The South African Broadcasting Corporation (SABC) paid R20-million for the broadcasting of the Gupta-owned newspaper The New Age's breakfast briefings, in contradiction to earlier testimony before Parliament.
Chairperson of the interim SABC board Khanyisile Kweyama told the portfolio committee on communications on Tuesday morning that the board was initially told that it didn't cost the public broadcaster anything, but further investigations revealed that it cost R20-million.
This contradicts the testimony of Dr Ben Ngubane, who was SABC board chairperson when the deal was concluded.
He told the ad hoc committee that investigated the SABC board at the time that the SABC did not pay for the breakfast briefings.
Ngubane resigned as Eskom board chairperson on Monday night.
Chairperson of the portfolio committee on communications Humphrey Maxegwana said since he came to the committee in 2016, James Aguma, suspended SABC CFO and former acting CEO, said that the SABC did not pay for the briefings.
Kweyama confirmed that they have cancelled the contract, despite it still being valid for 11 more months.
"It was not good for our reputation," said Kweyama. She said Friday's breakfast briefing will be the last one that the SABC will broadcast.
The interim board has asked Communications Minister Ayanda Dlodlo to approach the Presidency to appoint the Special Investigations Unit (SIU) to investigate several contracts at the SABC.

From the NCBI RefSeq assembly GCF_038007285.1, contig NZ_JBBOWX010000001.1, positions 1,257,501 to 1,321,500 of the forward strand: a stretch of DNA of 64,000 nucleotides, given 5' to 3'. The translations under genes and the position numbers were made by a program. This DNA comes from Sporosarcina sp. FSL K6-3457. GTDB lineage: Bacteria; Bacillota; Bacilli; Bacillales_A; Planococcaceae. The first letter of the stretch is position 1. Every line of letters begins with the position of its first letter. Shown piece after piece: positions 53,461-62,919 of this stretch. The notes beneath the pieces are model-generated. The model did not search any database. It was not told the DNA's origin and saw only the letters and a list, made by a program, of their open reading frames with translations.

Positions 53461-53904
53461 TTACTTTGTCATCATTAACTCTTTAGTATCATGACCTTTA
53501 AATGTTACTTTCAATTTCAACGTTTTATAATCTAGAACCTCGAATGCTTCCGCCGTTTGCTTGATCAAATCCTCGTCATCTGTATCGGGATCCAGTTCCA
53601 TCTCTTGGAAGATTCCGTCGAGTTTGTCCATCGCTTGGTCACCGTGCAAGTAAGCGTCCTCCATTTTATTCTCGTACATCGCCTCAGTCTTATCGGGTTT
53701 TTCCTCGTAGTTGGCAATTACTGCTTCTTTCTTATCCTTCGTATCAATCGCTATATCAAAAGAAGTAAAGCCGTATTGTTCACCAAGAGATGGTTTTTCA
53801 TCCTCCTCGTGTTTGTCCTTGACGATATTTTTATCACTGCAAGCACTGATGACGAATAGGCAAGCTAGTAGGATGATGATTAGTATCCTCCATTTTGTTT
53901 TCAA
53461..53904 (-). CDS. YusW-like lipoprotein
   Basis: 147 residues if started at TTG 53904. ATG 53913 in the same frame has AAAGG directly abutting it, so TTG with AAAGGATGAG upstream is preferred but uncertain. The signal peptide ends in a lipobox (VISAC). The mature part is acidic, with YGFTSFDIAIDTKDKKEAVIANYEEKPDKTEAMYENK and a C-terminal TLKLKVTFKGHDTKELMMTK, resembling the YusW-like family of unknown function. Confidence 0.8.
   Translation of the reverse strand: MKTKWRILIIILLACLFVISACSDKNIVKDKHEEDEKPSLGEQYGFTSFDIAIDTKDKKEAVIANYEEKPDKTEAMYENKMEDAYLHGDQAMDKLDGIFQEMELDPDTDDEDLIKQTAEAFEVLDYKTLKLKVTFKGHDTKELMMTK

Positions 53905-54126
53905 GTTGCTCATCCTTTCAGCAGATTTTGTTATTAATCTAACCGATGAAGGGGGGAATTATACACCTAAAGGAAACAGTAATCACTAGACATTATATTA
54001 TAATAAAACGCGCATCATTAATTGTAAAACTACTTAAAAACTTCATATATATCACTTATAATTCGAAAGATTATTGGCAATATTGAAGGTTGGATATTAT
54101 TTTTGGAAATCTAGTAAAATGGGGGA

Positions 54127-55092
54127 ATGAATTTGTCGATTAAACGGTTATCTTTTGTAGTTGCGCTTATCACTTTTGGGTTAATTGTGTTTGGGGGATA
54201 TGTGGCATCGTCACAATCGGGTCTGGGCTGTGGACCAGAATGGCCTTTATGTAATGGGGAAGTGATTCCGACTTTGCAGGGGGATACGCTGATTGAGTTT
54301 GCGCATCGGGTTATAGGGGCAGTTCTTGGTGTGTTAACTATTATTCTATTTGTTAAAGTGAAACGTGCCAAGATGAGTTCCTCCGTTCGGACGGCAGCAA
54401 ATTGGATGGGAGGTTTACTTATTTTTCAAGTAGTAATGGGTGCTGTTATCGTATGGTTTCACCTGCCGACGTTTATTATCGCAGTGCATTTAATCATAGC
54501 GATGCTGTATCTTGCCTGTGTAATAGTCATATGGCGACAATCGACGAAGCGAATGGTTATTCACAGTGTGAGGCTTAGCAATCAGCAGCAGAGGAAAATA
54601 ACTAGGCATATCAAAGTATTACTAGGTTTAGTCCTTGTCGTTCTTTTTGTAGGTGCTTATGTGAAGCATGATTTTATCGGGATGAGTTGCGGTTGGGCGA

She also said the SABC will proceed with disciplinary proceedings against Aguma, who has been charged with lying to Parliament as well as other charges "relating to honesty".
The next meeting will be on Thursday, where Aguma will be furnished with documents that he has requested for his defence.
She also confirmed that controversial former COO Hlaudi Motsoeneng is serving one month's notice after he was found guilty of misconduct in light of his four-hour long press conference in April.
He will also be subjected to another disciplinary hearing relating to the string of findings the Public Protector made against him in 2014, but Kweyama expects that this process won't be completed before Motsoeneng's month is over, given his apparent tendency to use delay tactics.
Motsoeneng won't be paid the remainder of his contract, as he was found guilty of misconduct.
Furthermore, the SIU will be investigating the bonus of R11-million he received as a finder's fee for the SABC's controversial deal with MultiChoice, as there seemed to be irregularities in the awarding of the bonus.
"It didn't follow proper government processes," said Kweyama.
The SABC expects to make a nett loss of R1.1-billion for the 2016/2017 financial year.
Dlodlo said she is finally happy with the board's proposal to go to the treasury to ask for financial assistance.
She did not want to disclose the amount before she spoke with the minister of finance. She said the proposal will be sent to treasury this week or at the latest next week.
Members from all the parties represented in the committee congratulated Dlodlo and Kweyama and her interim board for the work they have thus far done to turn the SABC around.